Federal authorities are seeking the arrest of the operator of a Chinatown-based home renovations company that they allege is involved with human trafficking.
Authorities claim the company moved huge sums of money between Philadelphia and China to illegally transport and shelter undocumented immigrants.
Yong Zheng, 60, originally from the Fujian province on China’s southeastern coast, started a construction company in Philadelphia decades ago, according to authorities, and developed a relationship with “snakeheads,” as human smugglers are known in China.
Authorities claim Zheng smuggled people into Philadelphia from China, giving them a place to live, jobs with his construction business and a “very minimum amount of money for food.”
In a typical case, authorities said, a Chinese family — or the smuggled person — would make a down payment to be illegally transported to Philadelphia to work for Zheng. Once here, the person would work to pay off the remaining fee. Authorities say it could take seven years of work before the debt was paid in full.
In 2006, according to court documents, Zheng began offering Western Union money transfers from the storefront of his small construction business.
According to the federal Department of Homeland Security, about $150 million moved from the U.S. to China through the business in just a few years. Some of that money, federal officials say, went to snakeheads as smuggling fees.
One of the undocumented immigrants, known as “MZ” to investigators, paid the Chinese snakeheads more than $61,000 in just one year, according to records included in the court filings.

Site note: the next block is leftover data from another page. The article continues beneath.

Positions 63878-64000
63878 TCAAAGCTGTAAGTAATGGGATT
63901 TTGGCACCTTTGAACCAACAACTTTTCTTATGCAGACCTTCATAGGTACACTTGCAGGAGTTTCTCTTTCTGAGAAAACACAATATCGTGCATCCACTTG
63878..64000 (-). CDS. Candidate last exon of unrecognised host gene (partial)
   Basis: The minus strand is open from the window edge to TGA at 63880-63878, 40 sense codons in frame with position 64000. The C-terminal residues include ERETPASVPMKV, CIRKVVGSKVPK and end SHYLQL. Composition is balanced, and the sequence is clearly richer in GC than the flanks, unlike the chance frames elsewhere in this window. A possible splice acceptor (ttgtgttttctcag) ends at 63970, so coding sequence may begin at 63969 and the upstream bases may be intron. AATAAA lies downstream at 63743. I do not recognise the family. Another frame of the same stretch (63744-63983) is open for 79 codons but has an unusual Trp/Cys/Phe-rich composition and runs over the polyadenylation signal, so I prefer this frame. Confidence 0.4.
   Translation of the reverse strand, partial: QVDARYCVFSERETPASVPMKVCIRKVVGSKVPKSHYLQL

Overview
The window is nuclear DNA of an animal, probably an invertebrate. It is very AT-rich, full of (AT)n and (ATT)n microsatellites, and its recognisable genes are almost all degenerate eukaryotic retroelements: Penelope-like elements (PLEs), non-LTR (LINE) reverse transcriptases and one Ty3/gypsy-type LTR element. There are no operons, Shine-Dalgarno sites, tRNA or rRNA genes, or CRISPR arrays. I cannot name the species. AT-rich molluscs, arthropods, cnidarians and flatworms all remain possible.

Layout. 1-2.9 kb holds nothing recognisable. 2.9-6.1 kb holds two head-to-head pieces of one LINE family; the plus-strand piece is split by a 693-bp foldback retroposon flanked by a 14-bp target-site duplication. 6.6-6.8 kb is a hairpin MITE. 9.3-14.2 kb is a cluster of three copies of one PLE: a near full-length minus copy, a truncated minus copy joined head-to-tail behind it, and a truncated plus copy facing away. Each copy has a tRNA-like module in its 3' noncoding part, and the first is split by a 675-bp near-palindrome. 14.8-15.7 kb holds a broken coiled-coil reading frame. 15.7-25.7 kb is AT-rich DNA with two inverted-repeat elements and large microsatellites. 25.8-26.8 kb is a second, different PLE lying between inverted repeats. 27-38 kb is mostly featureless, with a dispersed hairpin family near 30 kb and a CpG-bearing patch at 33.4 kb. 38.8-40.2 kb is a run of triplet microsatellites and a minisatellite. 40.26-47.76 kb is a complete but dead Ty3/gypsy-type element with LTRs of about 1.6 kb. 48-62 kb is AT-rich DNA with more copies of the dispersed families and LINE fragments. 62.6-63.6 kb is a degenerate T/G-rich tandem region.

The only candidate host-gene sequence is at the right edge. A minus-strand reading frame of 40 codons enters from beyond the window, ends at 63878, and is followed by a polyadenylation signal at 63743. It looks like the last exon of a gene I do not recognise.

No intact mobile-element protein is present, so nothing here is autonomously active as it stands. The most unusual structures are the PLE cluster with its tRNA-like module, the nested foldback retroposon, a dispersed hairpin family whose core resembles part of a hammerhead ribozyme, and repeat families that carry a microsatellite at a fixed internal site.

It’s unclear how much of the $150 million that was transferred to China went to human traffickers.
A sign posted on the door of Zheng’s store stated that the business would be closed on Friday, the same day the affidavit supporting Zheng’s arrest was made public.
Little is known about the clients of Zheng’s home renovations business, but one review for Hong Fai on Yelp stated: “This place seems to do multiple things, including flooring and tile work and maybe also money orders and also selling phone cards. Another thing they do is post help wanted ads in their store for the local community.”
Federal Homeland Security agents have arrested four undocumented immigrants who worked for Zheng’s company. And they’re seeking the arrest of Zheng on charges that he harbored undocumented immigrants and mailed false employment information to state officials.
In 1990, Zheng came to the U.S. with a fake passport, according to authorities. Since then, he has been arrested, but released, over multiple immigration paperwork violations.
In the court filing, U.S. Homeland Security Special Agent John Hedrick wrote, “this affidavit does not include every fact known to me concerning this investigation.”